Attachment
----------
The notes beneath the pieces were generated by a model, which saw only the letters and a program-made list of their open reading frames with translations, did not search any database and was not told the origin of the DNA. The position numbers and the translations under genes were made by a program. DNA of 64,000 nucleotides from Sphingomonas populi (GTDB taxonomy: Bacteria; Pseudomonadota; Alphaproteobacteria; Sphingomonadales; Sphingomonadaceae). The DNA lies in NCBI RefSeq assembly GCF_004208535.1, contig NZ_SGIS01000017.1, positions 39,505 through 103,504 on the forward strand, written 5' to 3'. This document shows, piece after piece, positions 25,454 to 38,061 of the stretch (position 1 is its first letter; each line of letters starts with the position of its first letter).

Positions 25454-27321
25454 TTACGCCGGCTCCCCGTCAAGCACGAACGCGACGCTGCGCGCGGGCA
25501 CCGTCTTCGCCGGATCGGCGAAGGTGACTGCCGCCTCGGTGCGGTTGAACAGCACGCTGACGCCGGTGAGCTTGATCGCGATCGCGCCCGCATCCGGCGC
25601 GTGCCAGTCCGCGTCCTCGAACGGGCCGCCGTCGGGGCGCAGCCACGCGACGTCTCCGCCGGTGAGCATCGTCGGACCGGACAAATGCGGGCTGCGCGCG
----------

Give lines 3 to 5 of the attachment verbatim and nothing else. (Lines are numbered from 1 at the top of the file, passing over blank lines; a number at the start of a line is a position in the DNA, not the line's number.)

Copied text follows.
25454 TTACGCCGGCTCCCCGTCAAGCACGAACGCGACGCTGCGCGCGGGCA
25501 CCGTCTTCGCCGGATCGGCGAAGGTGACTGCCGCCTCGGTGCGGTTGAACAGCACGCTGACGCCGGTGAGCTTGATCGCGATCGCGCCCGCATCCGGCGC
25601 GTGCCAGTCCGCGTCCTCGAACGGGCCGCCGTCGGGGCGCAGCCACGCGACGTCTCCGCCGGTGAGCATCGTCGGACCGGACAAATGCGGGCTGCGCGCG